Heinz

A Heinz bet is a type of multiple accumulator bet most commonly seen in horse racing. Six selections are required and they’re put into a selection of multiples. Every multiple possible between the six selections is covered. The bet consists of 15 doubles, 20 trebles, 15 four-folds, six five-folds and one six-fold. This makes 57 bets in total, hence why it’s named Heinz!

A win double is required to guarantee any sort of return on the bet and all six selections need to win to land all 57 bets.

If we take the first six rides of Frankie Dettori’s magnificent seven at Ascot we can analyse what kind of returns can be made.

Wall Street and Diffident kicked things off for Frankie at odds of 2/1 and 12/1 respectively. If the stake had been £1 per bet (£57 total outlay) then the initial double already returns £39. The next winner Mark Of Esteem (10/3) puts the bet in £220.33 worth of profit. So far, three doubles between the three selections that have run have landed as well as a single treble.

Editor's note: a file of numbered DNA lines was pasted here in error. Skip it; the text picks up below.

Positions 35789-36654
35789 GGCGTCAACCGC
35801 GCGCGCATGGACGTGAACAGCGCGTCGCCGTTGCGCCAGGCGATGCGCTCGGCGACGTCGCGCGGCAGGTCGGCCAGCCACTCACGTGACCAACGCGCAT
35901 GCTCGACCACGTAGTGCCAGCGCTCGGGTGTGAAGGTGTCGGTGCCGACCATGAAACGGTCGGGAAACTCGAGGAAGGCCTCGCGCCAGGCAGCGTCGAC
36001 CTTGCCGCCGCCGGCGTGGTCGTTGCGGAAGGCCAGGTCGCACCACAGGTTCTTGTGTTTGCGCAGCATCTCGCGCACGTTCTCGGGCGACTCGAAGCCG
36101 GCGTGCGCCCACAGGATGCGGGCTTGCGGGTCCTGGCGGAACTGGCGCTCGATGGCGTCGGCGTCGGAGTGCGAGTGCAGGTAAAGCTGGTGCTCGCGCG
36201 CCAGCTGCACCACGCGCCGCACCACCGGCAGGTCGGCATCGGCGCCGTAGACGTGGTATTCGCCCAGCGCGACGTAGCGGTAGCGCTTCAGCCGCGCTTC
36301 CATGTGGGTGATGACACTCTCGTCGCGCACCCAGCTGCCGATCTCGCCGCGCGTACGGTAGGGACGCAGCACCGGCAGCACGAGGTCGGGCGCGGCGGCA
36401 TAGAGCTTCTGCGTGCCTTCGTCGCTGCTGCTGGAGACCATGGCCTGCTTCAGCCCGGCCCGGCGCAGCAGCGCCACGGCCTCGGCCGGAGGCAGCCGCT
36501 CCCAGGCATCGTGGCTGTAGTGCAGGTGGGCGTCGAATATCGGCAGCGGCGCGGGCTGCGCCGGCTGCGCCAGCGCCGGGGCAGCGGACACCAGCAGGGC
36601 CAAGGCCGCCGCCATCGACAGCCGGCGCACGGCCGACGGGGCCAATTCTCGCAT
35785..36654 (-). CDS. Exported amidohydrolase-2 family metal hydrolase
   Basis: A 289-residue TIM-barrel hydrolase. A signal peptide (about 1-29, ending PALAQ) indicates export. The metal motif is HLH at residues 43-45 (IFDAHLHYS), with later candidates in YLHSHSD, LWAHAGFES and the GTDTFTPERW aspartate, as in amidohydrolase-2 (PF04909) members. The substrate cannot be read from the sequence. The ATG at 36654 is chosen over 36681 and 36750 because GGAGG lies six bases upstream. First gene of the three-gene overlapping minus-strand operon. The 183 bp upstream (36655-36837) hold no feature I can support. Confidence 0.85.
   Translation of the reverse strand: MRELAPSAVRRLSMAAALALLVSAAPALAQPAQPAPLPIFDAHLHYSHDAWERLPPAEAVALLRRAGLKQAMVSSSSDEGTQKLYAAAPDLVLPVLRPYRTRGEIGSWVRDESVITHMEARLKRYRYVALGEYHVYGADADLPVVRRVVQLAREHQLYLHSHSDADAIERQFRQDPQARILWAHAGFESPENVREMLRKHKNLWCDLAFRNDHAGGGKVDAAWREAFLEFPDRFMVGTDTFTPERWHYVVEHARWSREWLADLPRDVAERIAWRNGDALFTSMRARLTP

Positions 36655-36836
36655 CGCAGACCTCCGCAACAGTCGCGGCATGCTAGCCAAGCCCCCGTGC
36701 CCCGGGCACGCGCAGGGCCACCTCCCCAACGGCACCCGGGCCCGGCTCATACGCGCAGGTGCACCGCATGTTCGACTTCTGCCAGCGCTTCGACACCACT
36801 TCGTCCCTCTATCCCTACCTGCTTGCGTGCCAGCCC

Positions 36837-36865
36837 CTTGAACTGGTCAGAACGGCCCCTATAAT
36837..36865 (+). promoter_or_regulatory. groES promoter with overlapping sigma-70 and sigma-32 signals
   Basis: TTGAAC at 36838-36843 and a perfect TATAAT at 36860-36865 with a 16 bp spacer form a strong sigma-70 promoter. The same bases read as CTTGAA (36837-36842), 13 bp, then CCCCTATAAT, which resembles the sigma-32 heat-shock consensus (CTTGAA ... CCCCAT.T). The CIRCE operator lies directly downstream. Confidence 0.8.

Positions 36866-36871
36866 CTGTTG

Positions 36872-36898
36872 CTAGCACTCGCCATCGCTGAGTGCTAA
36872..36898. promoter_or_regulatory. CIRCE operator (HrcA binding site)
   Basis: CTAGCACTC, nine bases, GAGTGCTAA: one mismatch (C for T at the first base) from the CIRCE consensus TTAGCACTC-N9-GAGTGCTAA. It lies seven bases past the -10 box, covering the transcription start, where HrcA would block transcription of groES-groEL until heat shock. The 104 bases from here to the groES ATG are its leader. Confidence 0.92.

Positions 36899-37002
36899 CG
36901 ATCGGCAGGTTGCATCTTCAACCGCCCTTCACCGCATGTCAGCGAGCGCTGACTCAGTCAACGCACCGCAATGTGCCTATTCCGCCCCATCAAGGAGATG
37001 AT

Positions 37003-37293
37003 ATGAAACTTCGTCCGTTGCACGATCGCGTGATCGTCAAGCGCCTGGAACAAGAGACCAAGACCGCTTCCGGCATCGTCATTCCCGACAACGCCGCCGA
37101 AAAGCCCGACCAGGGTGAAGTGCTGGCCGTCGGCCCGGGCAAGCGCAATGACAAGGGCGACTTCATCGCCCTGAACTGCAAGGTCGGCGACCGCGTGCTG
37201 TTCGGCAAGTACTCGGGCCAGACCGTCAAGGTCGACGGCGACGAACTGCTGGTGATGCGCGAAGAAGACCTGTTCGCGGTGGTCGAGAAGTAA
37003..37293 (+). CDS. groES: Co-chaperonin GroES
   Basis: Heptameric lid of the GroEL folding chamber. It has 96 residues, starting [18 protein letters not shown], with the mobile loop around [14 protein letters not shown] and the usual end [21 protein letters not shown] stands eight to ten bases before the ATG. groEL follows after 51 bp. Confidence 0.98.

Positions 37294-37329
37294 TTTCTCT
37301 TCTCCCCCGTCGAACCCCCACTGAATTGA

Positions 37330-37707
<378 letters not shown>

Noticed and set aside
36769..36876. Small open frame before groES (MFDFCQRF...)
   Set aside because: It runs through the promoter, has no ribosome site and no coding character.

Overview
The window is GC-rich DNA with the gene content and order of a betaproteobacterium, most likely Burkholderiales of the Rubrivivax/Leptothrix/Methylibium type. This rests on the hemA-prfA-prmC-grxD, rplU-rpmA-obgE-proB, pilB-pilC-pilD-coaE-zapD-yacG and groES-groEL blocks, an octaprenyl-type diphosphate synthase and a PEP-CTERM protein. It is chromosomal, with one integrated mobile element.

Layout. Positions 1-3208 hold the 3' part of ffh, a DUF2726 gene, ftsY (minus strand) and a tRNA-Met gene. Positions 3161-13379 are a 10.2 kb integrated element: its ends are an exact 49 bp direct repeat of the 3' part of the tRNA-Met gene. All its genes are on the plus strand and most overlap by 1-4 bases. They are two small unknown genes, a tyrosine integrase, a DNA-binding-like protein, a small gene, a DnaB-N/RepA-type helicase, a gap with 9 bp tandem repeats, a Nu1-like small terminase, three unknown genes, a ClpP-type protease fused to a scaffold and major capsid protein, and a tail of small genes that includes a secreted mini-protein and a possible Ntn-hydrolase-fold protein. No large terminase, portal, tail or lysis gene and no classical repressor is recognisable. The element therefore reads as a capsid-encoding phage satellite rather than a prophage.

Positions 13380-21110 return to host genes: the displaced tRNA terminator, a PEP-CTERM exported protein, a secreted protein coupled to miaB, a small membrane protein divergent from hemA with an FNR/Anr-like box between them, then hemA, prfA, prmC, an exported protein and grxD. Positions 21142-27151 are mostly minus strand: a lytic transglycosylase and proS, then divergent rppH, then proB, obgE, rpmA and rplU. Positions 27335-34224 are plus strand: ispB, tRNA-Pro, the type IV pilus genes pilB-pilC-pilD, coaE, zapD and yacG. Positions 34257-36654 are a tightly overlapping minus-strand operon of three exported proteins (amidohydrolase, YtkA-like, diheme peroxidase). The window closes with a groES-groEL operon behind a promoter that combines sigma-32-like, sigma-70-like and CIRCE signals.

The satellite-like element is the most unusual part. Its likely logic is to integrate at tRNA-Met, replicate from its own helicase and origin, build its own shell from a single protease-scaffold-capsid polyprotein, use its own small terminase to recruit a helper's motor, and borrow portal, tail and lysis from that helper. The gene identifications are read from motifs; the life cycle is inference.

The next winner makes things interesting. Decorated Hero at odds of 7/1 now has the bet standing at £2601.67 in profit. The 11 bets landed include six doubles, four trebles, and a four-fold. When the last two selections come in at odds of 7/4 then 5/4, all 57 bets would have combined for a total profit of £32,668.67, with a return of £32,725.67.

The bet could also have been placed each-way, doubling the stake. This would have returned only slightly more profit (£33,105.45). Multiple bets like these can seem like “mug” betting because of the higher percentage of over-round a customer sacrifices to put their bets in a multiple.

However, the accumulative odds of him winning all seven races as he did that day was 25,051/1 and it earned one lucky punter over half a million pounds. Bookmakers lost millions of pounds off the back of the day’s results. Some even went out of business when in the last race Frankie got on 2/1 chance Fujiyama Quest. With the horse being available at 14/1 at the start of the day’s racing, the temptation from certain bookmakers to lay the horse at 2/1 without performing their due diligence was too attractive to turn down and when the inevitable happened, it ultimately sent them out of business. Fujiyama Quest now lives with Frankie and his family and is kept as their family pet.